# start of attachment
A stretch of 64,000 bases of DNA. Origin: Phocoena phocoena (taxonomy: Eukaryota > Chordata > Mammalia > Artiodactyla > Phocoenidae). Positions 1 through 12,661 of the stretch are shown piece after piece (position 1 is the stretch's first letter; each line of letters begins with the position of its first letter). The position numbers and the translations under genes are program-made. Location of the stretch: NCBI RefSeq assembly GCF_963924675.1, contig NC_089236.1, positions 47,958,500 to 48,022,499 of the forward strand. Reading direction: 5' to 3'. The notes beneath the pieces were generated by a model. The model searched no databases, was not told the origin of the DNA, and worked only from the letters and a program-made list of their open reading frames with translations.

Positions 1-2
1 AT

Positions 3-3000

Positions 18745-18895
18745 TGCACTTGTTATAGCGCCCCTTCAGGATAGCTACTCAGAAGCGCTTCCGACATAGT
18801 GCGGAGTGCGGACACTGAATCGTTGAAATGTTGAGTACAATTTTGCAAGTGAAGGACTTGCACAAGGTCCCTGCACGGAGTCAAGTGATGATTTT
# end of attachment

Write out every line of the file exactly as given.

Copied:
A stretch of 64,000 bases of DNA. Origin: Phocoena phocoena (taxonomy: Eukaryota > Chordata > Mammalia > Artiodactyla > Phocoenidae). Positions 1 through 12,661 of the stretch are shown piece after piece (position 1 is the stretch's first letter; each line of letters begins with the position of its first letter). The position numbers and the translations under genes are program-made. Location of the stretch: NCBI RefSeq assembly GCF_963924675.1, contig NC_089236.1, positions 47,958,500 to 48,022,499 of the forward strand. Reading direction: 5' to 3'. The notes beneath the pieces were generated by a model. The model searched no databases, was not told the origin of the DNA, and worked only from the letters and a program-made list of their open reading frames with translations.

Positions 1-2
1 AT

Positions 3-3000

Positions 18745-18895
18745 TGCACTTGTTATAGCGCCCCTTCAGGATAGCTACTCAGAAGCGCTTCCGACATAGT
18801 GCGGAGTGCGGACACTGAATCGTTGAAATGTTGAGTACAATTTTGCAAGTGAAGGACTTGCACAAGGTCCCTGCACGGAGTCAAGTGATGATTTT